to a break in the unity of the anti-slavery group. “Older
abolitionists,” wrote Gay, “cannot forget what Lowell cannot be aware
of, that in the struggle of 1840, which was a struggle of life and death
to the anti-slavery cause, Whittier the Quaker was found side by side
with the men who would have sacrificed that cause to crush, according
even to their own acknowledgment, the right of woman to plead publicly
in behalf of the slave.” Lowell took the matter quietly enough: “I could
not very well say less, and you could not say more,” was his comment.

Yet how emphatically Mr. Gay valued Lowell’s contributions appears from
all the letters of that anxious and harassed editor. Near the close of
the connection, he wrote to Lowell: “I expected much good for the paper
when I proposed that you should lighten my editorial labor, but it has
received, I know, far more benefit than I looked for, great as that was.
The influence of the _Standard_--leaving myself out of the
question--since it was established has been very great, and it would
also, I am sure, have been very famous had its aim been other than it
was. No small amount of energy and intellect have been bestowed upon it,
and its nursing fathers and mothers have taken good care of its being.
But of this I am sure, and nobody else is in a position to know it so
well as I--that of all the good things ever done for it, no one so good
ever was done, as making you its joint editor. Its influence through you
has been felt where it never was before. Through you it has a reputation
which in all its previous existence it had failed to gain. A respect and
regard is accorded to it because of your efforts, which no other person
ever had, and no other person probably would ever have gained for it.”

But the _Standard_ was not Mr. Gay’s paper to do with as he would, and
there was a section of the committee in control that was impatient of a
contributor who was not as they were, fighting away on foot, with stout
oak staves in their hands, but was flying about as a sort of light-horse
contingent, and sometimes seemed out of sight and yet not in the enemy’s
country. “There is a small class,” Mr. Gay wrote,--“Stephen Foster is a
good representative of it,--who did not consider you worth much, and
many of whom confess they do not understand what you would be at.” The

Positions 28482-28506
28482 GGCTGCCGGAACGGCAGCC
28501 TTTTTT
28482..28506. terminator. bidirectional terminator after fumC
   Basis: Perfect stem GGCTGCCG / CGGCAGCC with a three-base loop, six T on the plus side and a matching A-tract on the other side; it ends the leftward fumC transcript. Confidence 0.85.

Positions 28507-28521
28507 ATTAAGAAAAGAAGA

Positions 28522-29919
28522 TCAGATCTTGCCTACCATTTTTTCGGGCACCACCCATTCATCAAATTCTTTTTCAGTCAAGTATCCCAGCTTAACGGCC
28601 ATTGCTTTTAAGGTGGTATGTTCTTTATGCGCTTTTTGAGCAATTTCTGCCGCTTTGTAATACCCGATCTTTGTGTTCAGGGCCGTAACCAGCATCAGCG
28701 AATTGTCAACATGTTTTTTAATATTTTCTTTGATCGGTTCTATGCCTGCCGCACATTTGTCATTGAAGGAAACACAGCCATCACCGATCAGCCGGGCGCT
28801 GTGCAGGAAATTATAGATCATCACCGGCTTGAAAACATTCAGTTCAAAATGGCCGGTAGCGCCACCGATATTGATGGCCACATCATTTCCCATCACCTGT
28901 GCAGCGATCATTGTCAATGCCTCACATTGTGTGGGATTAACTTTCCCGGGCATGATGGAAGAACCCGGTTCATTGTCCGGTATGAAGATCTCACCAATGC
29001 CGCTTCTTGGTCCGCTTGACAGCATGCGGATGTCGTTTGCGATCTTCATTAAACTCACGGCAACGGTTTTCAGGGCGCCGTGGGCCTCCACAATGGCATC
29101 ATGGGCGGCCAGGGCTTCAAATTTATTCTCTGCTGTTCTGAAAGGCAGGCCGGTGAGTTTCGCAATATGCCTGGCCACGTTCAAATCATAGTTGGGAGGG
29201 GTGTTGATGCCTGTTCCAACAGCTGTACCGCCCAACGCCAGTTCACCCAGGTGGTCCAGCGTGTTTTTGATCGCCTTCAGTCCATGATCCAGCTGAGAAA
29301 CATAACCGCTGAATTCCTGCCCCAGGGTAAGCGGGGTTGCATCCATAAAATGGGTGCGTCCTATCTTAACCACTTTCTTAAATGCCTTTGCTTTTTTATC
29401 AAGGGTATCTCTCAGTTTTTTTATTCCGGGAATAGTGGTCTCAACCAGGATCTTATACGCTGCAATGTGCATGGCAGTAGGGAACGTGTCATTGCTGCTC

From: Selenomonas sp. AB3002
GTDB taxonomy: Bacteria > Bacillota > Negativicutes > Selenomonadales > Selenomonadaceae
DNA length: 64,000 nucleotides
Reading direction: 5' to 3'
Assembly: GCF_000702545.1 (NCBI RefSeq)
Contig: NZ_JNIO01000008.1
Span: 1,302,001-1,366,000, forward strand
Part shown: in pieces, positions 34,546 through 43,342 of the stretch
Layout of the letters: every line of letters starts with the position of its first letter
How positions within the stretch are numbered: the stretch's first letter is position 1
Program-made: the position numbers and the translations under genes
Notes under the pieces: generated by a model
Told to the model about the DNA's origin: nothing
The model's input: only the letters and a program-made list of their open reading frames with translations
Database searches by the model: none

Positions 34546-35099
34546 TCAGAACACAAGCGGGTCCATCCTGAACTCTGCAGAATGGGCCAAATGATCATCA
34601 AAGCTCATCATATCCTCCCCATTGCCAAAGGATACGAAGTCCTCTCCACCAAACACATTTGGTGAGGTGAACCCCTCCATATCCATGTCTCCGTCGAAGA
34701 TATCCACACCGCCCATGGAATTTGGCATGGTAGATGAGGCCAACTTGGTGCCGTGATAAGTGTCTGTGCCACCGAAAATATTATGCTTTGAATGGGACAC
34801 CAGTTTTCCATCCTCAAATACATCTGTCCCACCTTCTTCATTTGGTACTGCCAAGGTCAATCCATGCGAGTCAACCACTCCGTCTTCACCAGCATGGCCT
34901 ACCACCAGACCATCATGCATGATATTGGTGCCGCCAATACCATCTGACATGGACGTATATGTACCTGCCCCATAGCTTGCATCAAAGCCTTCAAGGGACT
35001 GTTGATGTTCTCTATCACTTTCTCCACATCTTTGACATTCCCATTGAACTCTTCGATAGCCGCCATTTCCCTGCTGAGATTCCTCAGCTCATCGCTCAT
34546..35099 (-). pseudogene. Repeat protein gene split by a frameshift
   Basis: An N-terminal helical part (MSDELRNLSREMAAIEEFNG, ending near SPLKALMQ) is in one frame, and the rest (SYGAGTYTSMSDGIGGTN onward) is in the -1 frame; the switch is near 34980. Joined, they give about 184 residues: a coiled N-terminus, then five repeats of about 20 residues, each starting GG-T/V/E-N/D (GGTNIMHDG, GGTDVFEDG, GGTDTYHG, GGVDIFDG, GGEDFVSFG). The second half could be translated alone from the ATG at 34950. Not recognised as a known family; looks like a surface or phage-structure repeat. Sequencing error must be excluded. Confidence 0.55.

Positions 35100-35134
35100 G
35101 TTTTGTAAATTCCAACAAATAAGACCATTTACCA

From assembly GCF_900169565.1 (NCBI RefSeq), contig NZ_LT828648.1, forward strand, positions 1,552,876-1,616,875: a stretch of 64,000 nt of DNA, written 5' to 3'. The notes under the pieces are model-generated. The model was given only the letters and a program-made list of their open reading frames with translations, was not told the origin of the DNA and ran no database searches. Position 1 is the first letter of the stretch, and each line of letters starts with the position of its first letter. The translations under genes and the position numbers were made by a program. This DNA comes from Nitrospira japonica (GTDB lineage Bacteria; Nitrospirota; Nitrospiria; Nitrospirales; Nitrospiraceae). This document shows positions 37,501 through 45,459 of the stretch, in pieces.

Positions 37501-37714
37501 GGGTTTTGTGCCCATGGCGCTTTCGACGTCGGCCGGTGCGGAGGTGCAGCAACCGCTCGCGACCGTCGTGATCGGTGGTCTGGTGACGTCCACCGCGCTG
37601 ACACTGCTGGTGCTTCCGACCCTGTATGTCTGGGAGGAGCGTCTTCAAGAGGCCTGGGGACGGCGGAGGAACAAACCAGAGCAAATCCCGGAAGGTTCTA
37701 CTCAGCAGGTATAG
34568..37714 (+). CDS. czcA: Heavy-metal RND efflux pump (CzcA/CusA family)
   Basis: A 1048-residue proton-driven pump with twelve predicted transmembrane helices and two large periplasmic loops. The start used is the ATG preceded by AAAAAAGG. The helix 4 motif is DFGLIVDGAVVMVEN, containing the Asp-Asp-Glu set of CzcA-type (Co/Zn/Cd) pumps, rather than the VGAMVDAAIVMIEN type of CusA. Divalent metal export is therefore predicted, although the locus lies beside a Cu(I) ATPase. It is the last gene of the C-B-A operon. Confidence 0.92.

portrait which Lowell had drawn of Stephen Foster in his letter to Mr.
McKim is likely to help the reader understand that he might possibly
even feel contempt for Lowell’s indirect method of attacking slavery.

   “Hard by, as calm as summer even,
    Smiles the reviled and pelted Stephen,
    The unappeasable Boanerges
    To all the Churches and the Clergies.

           *       *       *       *       *

    A man with caoutchouc endurance,
    A perfect gem for life insurance,
    A kind of maddened John the Baptist,
    To whom the harshest word comes aptest,
    Who, struck by stone or brick ill-starred,
    Hurls back an epithet as hard,
    Which, deadlier than stone or brick,
    Has a propensity to stick.
    His oratory is like the scream
    Of the iron-horse’s frenzied steam
    Which warns the world to leave wide space
    For the black engine’s swerveless race.”

Lowell himself was under no illusions. He was warmly attached to Gay,
and he had a keen intellectual admiration for Edmund Quincy. He
respected to the full his several associates, but he knew well that,
though he identified himself cordially with the small knot of earnest
men and women who cried aloud and spared not, his temperament, his
ideals, and his humor forbade him to shut himself up within the bounds
they set themselves. Despite the independence he claimed and that was
granted him, he could not escape the sense of his restrictions. “I told
you and the Executive Committee honestly before I began,” he wrote Gay,
“that they were setting me about a business for which I was not fitted.
I feel as if the whole of them were looking over my shoulder whenever I
sit down to write, and it quite paralyzes me.” And yet ten days later he
could send his poem, “The Mill,” better known as “Beaver Brook,” and
write, “I am just in time for the mail now, and I positively admire
myself that I can sit down and write a poem to the _Standard’s_ order so

At the end of his first year’s engagement Lowell began to receive
intimations that the paper was in a hard way financially. “I am very
sorry to see,” he writes the editor, “that the _Standard_ is raised on
so insecure a staff. I did not expect, (and so told the Executive
Committee) that my writing for it would increase the circulation, but, I
say again, as I said before, that they ought to be entirely satisfied
with _you_. Not only is your own editorial work dote with spirit and
vigor, but your selections are such as to render the paper one of the
most interesting I see. But they ought to do something themselves.